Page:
A more sophisticated genetic manipulation is an in-frame targeted integration (also called a knock-in), where a gene of interest in the genome is tagged or mutated with minimal disruption to its genomic environment, thus potentially maintaining native gene expression [52]. We used two different routes for building C-terminal knock-in vectors. In the first, a cassette was created for cloning a GFP knock-in construct (Fig 3C) in two PCR rounds. The 5' and 3' recombination arms and the GFP knock-in cassette were first amplified, then the PCR fragments mixed and stitched together using the region indicated in Fig 3C as overlap between the fragments. This knock-in system is also available for C-terminal fusions with mNeon, mCherry and mScarlet. The second route used stepwise assembly, with the 5' recombination arm inserted using the unique BglII/SpeI sites, and the 3' recombination arm using the SalI/SacI sites (S7 Fig).

We tested the efficiency of knock-ins under non-axenic conditions using a construct targeting the HSPC300 component of the SCAR/WAVE complex. Transfection yielded 220 clones with 10 out of 12 testing correct. The clones yielded essentially identical expression levels with very low cell-to-cell variation (S8 Fig). Using AX2 cells, more than 2,000 colonies were obtained with 2 correct clones out of 16 screened. To test the generality of this approach we attempted knock-ins of 16 further constructs in DdB and AX2, with success in all cases, obtaining between 10 and 2,000 clones with 2% to 95% positive, depending on the gene (Fig 3F and Table 2). In conclusion, knock-ins can be produced with an efficiency realistic for routine derivation.

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Table 2. Knock-ins to the endogenous locus generated with cells grown in bacterial suspension.

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Gene knock-outs.

A knockout cassette for non-axenic strains was produced with the resistance marker cassette flanked by loxP sites and two unique restriction sites each side (Fig 4). Knockout constructs can be prepared in three different ways using this cassette: (1) the knockout cassette can be excised with EcoRV and ligated blunt into a cloned gene; (2) the 5' and 3' recombination arms can be obtained by PCR and cloned into the NgoMIV/HindIII and BglII/SpeI sites respectively; (3) PCR fragments of the 5' arm, the knockout cassette and the 3' arm can be stitched together by a second PCR using the indicated sequences as overlap between the fragments. We created 17 different knockout constructs and transfected them into AX2, DdB or NC4 cells under non-axenic condition, with knockout clones being obtained in all but two transfections at efficiencies varying between 2% and 100%, as summarized in Fig 4C and Table 3. In all knockouts tested the resistance cassette could be removed using an extrachromosomal vector expressing the Cre enzyme. Selective pressure was applied for 2 days after the electroporation, after which cells were clonally plated on SM agar. Clones that have lost the selectable markers used for knockout generation and Cre expression could be routinely obtained, typically at a frequency of 60%–90% (Table 4).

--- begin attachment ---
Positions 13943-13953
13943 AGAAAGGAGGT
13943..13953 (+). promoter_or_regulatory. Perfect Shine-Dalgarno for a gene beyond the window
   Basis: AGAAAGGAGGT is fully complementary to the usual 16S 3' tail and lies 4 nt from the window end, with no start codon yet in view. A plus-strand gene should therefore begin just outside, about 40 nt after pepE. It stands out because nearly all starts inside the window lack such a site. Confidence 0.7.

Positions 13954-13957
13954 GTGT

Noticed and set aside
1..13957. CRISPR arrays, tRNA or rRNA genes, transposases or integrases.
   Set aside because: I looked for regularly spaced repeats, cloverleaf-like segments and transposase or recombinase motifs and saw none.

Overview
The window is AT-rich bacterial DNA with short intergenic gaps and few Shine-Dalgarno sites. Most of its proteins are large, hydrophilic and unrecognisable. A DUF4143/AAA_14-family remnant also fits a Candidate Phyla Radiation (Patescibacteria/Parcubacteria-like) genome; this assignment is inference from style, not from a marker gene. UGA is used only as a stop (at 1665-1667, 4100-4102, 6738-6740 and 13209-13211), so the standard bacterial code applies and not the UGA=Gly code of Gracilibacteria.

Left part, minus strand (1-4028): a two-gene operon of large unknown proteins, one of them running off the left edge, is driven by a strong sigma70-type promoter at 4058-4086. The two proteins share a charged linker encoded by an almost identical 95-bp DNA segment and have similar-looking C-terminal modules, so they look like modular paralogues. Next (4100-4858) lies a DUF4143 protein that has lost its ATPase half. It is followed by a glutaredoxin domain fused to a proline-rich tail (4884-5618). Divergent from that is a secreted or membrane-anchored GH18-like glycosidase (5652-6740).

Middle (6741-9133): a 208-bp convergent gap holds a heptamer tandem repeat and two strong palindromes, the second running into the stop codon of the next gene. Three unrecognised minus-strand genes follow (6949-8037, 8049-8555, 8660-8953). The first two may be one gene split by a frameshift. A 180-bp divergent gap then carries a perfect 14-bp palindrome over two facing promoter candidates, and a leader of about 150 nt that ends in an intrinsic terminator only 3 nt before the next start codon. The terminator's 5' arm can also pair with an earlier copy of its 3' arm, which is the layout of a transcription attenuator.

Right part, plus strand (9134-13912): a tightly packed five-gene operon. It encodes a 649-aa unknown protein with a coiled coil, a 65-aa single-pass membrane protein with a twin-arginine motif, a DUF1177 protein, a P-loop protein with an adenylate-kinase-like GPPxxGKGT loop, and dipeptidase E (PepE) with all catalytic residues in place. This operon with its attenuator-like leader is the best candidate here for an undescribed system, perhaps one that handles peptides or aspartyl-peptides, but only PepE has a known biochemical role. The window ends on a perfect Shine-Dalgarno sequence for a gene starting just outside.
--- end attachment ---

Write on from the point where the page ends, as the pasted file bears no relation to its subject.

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Fig 4. Generation of gene knock-outs.

(A) Scheme of the knock out resistance cassette. The resistance marker is flanked by loxP sites (yellow triangles). A 20 bp custom primer site on each end of the cassette allows assembly of the knock-out construct by joined PCR (for a detailed protocol see the S2 File). The resistance marker is driven by the coaA promotor (green) and terminated using the mhcA terminator (pink). (B) Map of a knock-out plasmid (HygR). Promotors are displayed in green, terminators in pink, open reading frames in blue and origins of replication are highlighted in grey. (C) Knock-out transfection efficiency showing the percentage of correct clones plotted against the number of clones obtained after transfection. The different wild type strains used are indicated through different colouring (AX2 in blue, DdB in yellow and NC4 in green (D) Map of a Cre expression plasmid used to remove the resistance cassette flanked by LoxP sites from mutants. Promoters are displayed in green, terminators in pink, open reading frames in blue and origins of replication are highlighted in grey. D1, D5 and G5 are the minimal set of ORFs necessary to keep the plasmid extrachromosomal.